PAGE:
Friday, November 16, 2012

Poached Pears

There is a reason why poached pears are always served as a round-up for a candlelight dinner. There they stand with such grace and elegance, adding to the meal an extra bit of romance and sophistication. I do also sense a subtle tinge of arrogance, but I guess that is exactly what is missing from most of the other desserts, thus makes poached pears more like a prize.

Last year, my best guy friend C asked me for dessert ideas since he would like to prepare a super duper romantic Valentine’s Day meal for his then girlfriend at his apartment in the US. Okay, a typical 20-year-old guy’s apartment has a wide variety of liquor but no electric mixer. So, unless you’re prepared to do an intense workout with your biceps and triceps, quite a number of desserts including soufflé and spongy cakes are to be ticked off.

In face of this, I suggested C to make either poached pears or molten chocolate cake, both of which are absolutely tasty, fuss-free and perfect for beginners or lazy bums who are keen to impress! In the end, C made molten chocolate cake to wow his then girlfriend, after all there’s an unshakable association between chocolate and Valentine’s Day. I should probably make a post on that later!

Poached Pears
(Serving: 4)
- 4 firm pears,
- 1 1/4 cup of red wine,
- 2/3 cup of water,
- 2 cinnamon sticks,
- 1/2 cup of sugar,
- 1 tablespoon of orange zest,
- 1 tablespoon of orange juice,
- 1 tablespoon of roughly chopped toasted almonds

1. With a rolling pin, gently roll the cinnamon sticks until they crack up a bit. This allows the cinnamon flavor to come out and seep into the red wine syrup profoundly.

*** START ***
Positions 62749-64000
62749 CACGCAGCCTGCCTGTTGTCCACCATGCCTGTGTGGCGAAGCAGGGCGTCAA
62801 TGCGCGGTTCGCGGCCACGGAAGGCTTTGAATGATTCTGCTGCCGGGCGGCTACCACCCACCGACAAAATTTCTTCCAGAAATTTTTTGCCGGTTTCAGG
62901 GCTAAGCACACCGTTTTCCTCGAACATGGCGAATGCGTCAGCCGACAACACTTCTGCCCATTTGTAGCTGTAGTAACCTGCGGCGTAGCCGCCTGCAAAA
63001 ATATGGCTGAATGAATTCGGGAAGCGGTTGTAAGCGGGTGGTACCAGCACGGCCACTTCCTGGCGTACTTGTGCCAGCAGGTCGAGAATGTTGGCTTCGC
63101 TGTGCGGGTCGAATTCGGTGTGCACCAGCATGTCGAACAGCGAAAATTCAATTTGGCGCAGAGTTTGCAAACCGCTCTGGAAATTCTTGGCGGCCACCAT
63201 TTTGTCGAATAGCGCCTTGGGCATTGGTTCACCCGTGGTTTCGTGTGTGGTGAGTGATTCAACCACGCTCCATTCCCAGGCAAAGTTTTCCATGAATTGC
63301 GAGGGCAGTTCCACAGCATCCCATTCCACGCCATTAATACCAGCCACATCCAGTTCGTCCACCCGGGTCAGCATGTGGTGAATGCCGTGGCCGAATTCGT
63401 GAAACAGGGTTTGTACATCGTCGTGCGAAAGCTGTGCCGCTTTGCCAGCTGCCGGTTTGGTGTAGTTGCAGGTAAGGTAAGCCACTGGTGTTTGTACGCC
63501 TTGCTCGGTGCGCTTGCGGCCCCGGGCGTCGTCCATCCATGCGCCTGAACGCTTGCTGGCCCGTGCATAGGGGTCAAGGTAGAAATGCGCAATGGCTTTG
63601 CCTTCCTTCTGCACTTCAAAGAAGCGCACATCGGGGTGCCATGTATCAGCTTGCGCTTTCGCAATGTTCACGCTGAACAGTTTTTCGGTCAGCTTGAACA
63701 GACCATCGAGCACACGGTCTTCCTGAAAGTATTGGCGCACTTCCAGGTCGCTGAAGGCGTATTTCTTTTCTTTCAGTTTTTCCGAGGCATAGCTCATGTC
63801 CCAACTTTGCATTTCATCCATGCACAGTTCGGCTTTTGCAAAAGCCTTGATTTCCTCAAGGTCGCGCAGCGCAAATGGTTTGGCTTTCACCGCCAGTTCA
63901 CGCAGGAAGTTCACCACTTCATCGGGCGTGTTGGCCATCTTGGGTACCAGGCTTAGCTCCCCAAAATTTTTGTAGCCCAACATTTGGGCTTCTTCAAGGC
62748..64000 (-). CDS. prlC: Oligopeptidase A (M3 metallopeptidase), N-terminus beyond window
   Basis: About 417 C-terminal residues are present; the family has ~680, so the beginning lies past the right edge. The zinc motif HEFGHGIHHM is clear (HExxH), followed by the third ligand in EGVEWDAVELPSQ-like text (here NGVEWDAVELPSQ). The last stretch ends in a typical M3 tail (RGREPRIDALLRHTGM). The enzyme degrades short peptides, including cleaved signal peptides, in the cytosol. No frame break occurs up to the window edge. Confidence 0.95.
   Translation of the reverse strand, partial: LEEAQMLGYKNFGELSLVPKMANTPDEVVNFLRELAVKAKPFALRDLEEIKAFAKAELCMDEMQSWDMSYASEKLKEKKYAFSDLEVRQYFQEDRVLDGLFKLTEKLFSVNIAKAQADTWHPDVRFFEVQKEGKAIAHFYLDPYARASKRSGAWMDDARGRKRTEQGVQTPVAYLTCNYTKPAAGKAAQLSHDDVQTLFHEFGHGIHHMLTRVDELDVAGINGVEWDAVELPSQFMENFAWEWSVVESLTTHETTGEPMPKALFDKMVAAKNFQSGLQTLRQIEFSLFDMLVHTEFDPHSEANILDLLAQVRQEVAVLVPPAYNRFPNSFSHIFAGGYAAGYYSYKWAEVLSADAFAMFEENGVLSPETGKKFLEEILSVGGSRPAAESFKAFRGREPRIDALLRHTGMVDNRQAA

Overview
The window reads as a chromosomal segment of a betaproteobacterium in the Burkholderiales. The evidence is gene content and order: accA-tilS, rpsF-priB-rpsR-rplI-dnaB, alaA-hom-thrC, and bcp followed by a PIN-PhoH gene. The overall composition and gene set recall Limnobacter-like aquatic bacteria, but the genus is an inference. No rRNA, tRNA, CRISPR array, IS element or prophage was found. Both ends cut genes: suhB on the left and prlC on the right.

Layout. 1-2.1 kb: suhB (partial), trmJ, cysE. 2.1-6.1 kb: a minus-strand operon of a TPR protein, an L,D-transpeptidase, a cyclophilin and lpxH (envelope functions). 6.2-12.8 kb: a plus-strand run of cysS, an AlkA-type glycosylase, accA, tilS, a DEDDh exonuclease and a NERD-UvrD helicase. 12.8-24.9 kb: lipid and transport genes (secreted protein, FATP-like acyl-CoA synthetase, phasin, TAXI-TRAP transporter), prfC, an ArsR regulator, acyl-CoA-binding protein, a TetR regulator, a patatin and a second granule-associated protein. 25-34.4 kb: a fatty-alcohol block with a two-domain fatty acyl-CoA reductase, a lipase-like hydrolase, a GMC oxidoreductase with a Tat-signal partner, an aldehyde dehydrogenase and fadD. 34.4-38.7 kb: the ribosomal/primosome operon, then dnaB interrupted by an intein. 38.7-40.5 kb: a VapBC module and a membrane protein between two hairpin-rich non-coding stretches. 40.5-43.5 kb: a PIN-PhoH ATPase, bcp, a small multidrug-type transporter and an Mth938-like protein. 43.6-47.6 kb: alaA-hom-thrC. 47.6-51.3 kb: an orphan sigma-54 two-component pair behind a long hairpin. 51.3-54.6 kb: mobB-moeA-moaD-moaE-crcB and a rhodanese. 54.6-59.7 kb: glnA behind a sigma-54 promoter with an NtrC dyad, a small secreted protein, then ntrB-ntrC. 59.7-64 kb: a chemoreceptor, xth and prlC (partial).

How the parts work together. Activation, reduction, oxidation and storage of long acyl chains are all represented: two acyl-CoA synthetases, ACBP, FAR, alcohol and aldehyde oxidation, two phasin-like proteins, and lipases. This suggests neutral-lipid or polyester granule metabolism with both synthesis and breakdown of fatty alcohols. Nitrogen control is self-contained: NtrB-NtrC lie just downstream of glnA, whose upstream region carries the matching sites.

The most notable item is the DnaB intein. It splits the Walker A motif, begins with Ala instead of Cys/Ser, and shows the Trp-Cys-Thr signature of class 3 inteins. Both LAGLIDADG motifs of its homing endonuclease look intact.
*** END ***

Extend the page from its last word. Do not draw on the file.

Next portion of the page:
2. Throw into a saucepan the cinnamon sticks, wine, water, sugar, orange zest and juice and slowly bring them to a boil over low fire. Stir occasionally to make sure the sugar dissolves and does not stick to the bottom of the saucepan.
3. Peel the pears, leaving the stalk on. Level the pears by cutting the bottom part. This allows the pears to stand upright and later give a better presentation.
4. If you’re inviting over guests and seeking to impress, better deseed the pears. To do so, carve out the cores from the bottoms of the pears, using a small pear knife. 
5. Slowly stand the pears in the red wine syrup in the saucepan. Spoon the syrup over the pears. To make sure the red wine syrup evenly and thoroughly seeps into the pear, especially the top bit peeking out of the syrup, place a baking sheet* over the top of the pears and let them simmer over low heat for 25-30 minutes. Every now and then while simmering, shower the pears with the red wine syrup using a spoon and press down the baking sheet.
6. Remove the baking paper and check if the pears have become tender (poke it with a fork or toothpick) and evenly dyed in red.
7. Take out the pears and arrange them on a serving plate.
8. Further cook the syrup for around 3 minutes over medium fire. The increased heat will reduce the syrup and make it thicker.
9. Once done, turn off the heat and spoon the syrup over the pears.
10. To give them some crunch, sprinkle on top some chopped toasted almonds (I love them!!!). You may serve the pears hot or cold. If hot, a scoop of vanilla ice-cream by the side rocks!

*Referring to David Lebovtiz, cut a piece of baking paper smaller than the centre of the saucepan so the paper will fit and snugly cover the pears. Also, cut out a hole in the centre of the paper to help the steam escape.

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